Background: Animal experiments have suggested that the quality of the early intermittent brain activity is important for shaping neuronal connectivity during developmental phase that corresponds to early prematurity. This is a pilot study aiming to assess whether spontaneous activity transients (SAT) in the early preterm babies are affected by drugs that are routinely used in neonatal intensive care.
Methods: We collected retrospectively seventeen EEG recordings (15 babies, conceptional age 26-33weeks, no brain lesions) that were divided into groups according to drug administration at the time of EEG: phenobarbital, fentanyl, theophylline, and controls. SATs were extracted from the EEG for further analysis with several advanced time-series analysis paradigms.
Results: The visual appearance of SATs was unaffected by drugs. Phenobarbital reduced the total power of the SAT events. Both fentanyl and phenobarbital reduced the length of SATs, and enhanced the oscillations at higher frequencies. Theophylline reduced the oscillatory activity at middle frequencies during SAT, but enhanced oscillations at higher frequencies during time-period prior to SAT.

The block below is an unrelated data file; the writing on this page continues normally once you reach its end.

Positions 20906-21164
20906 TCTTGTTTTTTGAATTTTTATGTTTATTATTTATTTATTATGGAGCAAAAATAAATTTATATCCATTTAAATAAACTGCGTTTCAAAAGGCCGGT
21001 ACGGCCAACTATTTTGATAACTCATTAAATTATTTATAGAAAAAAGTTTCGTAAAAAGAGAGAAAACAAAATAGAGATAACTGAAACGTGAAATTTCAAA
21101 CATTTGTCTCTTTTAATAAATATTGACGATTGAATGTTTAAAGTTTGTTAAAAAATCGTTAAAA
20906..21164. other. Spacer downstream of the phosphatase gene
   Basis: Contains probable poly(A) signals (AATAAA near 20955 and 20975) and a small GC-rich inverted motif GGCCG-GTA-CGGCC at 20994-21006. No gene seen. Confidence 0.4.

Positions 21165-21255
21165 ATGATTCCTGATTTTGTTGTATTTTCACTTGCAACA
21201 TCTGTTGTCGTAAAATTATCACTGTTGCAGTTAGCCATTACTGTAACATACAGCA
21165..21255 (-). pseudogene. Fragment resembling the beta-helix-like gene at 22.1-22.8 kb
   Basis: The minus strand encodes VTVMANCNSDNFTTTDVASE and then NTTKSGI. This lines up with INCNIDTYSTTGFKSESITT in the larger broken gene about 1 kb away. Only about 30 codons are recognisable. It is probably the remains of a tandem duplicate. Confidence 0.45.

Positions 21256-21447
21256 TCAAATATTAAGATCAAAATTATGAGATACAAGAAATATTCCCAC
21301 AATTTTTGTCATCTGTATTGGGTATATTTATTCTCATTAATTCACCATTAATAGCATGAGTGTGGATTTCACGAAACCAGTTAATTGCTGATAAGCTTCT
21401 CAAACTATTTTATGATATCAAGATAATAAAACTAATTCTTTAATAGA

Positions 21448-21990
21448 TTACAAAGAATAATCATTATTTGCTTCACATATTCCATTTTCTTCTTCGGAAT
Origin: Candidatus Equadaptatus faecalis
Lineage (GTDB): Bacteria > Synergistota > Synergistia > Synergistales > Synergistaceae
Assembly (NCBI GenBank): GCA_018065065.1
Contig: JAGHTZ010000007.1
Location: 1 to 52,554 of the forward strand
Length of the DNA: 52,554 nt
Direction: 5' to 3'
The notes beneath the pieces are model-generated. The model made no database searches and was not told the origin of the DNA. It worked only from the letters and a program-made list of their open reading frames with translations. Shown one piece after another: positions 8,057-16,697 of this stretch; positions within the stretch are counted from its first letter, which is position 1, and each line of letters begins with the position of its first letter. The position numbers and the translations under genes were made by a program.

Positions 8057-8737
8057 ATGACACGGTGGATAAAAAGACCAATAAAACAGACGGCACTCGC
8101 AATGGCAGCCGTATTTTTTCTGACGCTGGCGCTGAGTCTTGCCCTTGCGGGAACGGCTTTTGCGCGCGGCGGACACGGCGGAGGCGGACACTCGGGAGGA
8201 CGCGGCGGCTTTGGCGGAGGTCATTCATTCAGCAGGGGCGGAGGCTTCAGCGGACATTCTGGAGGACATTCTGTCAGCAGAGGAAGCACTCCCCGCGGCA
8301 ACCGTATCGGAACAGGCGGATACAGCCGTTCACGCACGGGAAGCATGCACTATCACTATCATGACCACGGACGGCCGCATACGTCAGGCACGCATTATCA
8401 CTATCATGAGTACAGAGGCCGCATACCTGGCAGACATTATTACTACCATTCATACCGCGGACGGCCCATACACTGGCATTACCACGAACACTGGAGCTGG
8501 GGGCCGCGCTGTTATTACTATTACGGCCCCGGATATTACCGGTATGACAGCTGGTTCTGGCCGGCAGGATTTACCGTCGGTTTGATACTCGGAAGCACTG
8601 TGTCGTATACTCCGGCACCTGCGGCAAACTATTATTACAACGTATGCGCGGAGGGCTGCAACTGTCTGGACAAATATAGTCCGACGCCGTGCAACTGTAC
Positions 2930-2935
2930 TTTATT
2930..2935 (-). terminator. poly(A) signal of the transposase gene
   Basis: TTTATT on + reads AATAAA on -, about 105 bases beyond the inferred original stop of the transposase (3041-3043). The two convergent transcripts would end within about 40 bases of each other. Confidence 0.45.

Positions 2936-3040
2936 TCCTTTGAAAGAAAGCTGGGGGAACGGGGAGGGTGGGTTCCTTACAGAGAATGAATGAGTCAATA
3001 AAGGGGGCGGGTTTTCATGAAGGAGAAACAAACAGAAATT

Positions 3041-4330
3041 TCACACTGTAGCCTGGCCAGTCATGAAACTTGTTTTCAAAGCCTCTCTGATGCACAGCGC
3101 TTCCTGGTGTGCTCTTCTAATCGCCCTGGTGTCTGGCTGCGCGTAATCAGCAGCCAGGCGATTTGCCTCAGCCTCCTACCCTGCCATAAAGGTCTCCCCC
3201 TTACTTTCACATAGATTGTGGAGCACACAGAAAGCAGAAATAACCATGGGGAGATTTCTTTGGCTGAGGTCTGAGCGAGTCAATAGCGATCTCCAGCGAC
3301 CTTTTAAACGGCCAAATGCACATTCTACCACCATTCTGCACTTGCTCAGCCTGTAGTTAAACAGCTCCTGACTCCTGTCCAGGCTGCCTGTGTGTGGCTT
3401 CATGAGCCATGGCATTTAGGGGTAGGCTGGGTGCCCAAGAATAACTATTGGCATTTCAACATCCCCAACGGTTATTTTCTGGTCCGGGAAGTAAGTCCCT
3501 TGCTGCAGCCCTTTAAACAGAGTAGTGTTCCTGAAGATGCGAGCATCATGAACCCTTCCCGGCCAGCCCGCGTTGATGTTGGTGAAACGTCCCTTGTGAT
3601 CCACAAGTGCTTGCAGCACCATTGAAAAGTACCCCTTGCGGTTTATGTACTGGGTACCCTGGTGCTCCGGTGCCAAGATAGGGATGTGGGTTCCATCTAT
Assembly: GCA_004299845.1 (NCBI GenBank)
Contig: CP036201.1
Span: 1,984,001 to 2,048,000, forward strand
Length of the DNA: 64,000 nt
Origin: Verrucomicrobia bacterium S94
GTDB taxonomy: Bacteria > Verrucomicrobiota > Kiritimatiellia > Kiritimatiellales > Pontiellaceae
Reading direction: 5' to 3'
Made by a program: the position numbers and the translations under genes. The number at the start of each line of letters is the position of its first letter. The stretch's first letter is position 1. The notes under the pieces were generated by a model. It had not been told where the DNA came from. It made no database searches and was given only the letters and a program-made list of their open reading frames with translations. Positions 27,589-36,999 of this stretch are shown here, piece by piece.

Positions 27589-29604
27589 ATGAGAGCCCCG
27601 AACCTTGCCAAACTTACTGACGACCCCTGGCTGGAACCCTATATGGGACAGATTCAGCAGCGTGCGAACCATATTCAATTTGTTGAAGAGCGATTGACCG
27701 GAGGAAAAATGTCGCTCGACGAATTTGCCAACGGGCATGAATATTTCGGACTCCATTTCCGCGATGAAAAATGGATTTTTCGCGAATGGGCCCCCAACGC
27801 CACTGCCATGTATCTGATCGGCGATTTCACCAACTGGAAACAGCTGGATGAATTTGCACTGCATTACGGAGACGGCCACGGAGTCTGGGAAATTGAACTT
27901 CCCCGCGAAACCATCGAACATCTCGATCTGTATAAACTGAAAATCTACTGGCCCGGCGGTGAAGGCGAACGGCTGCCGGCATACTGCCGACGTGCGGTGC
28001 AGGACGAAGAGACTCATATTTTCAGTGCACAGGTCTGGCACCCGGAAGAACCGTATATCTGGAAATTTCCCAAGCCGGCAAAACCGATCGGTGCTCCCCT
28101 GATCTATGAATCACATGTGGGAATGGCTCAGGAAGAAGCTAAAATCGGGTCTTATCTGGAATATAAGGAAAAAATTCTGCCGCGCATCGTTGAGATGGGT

Conclusions: Our findings suggest, that (i) all drugs examined affect brain activity in ways that are not seen in the visual EEG interpretation, and that (ii) both acute and long term (i.e. developmental) effects of these drugs on brain may warrant more attention as a part of optimizing preterm neurological care.
Keywords: CO(2); Drug therapy; EEG; ELBW; F; F-C; GABA; NICU; Neonatal EEG; PH; Preterm EEG; RMS; SAT; TF; TP; aEEG; amplitude integrated electroencephalography; carbon dioxide; electroencephalography; extremely low birth weight; fentanyl; fronto-central derivation; iSAT; inter-SAT; neonatal intensive care unit; phenobarbital; root mean square; spontaneous activity transient; theophylline; time–frequency analysis; γ-aminobutyric acid.
Copyright © 2013 The Japanese Society of Child Neurology. Published by Elsevier B.V. All rights reserved.